Sysel said the stem cell therapy is effective in dogs, cats and horses.
"They're basically returned to a much more comfortable and higher quality of life," she said.
For Bobby Bennett, owner of Cody, the Labrador retriever, that's exactly what he wants. For the past three years, Cody has suffered from hip dysplasia, arthritis and inflammation.
"It's difficult to see him struggle," Bennett said.
Although Cody has been unable to participate in his favorite activity — playing ball — Bennett is optimistic this therapy will change that.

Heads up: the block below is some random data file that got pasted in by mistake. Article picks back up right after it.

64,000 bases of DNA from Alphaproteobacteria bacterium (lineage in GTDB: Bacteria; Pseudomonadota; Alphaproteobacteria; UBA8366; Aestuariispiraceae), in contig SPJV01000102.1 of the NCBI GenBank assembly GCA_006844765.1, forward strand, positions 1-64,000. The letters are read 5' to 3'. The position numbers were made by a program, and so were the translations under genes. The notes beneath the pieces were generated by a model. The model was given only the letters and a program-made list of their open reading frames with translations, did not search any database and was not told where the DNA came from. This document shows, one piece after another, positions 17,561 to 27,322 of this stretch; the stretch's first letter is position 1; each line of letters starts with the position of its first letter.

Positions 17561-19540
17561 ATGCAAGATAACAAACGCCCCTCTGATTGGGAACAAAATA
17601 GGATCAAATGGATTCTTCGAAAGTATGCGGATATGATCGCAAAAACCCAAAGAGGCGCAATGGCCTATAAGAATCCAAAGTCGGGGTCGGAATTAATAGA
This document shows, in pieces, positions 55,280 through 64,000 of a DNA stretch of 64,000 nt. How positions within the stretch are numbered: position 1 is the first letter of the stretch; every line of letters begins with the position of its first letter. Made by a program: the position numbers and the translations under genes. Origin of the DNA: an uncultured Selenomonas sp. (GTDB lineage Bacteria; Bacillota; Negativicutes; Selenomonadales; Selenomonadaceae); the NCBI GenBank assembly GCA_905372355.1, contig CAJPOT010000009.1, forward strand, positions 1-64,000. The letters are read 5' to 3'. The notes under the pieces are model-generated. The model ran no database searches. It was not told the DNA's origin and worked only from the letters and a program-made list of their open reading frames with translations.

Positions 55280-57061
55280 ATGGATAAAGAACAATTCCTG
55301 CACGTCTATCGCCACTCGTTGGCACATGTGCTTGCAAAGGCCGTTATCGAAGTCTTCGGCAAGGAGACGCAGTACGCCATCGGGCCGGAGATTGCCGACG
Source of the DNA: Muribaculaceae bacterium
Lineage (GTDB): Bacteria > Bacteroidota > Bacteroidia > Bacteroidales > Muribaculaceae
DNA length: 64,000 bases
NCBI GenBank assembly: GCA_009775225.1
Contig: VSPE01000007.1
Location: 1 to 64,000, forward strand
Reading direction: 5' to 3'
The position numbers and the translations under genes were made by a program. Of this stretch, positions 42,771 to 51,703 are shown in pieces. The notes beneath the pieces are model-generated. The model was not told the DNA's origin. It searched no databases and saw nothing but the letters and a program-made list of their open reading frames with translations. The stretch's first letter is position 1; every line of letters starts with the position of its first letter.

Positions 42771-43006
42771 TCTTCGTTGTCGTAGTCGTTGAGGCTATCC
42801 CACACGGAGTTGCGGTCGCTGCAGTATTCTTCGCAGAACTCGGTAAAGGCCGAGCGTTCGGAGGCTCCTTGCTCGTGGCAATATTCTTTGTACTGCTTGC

"I'm hoping that he becomes 80 percent of what he used to be," he said.
Two additional dogs were scheduled to undergo the procedure Tuesday. Each will return after 10 to 14 days to have the staples from their incision removed and for an initial recheck, followed by visits at 30-, 60- and 90-day intervals to evaluate their progress.
"Usually after the first recheck, 80 percent of people say, 'My pet's doing a lot better,'" Sysel said.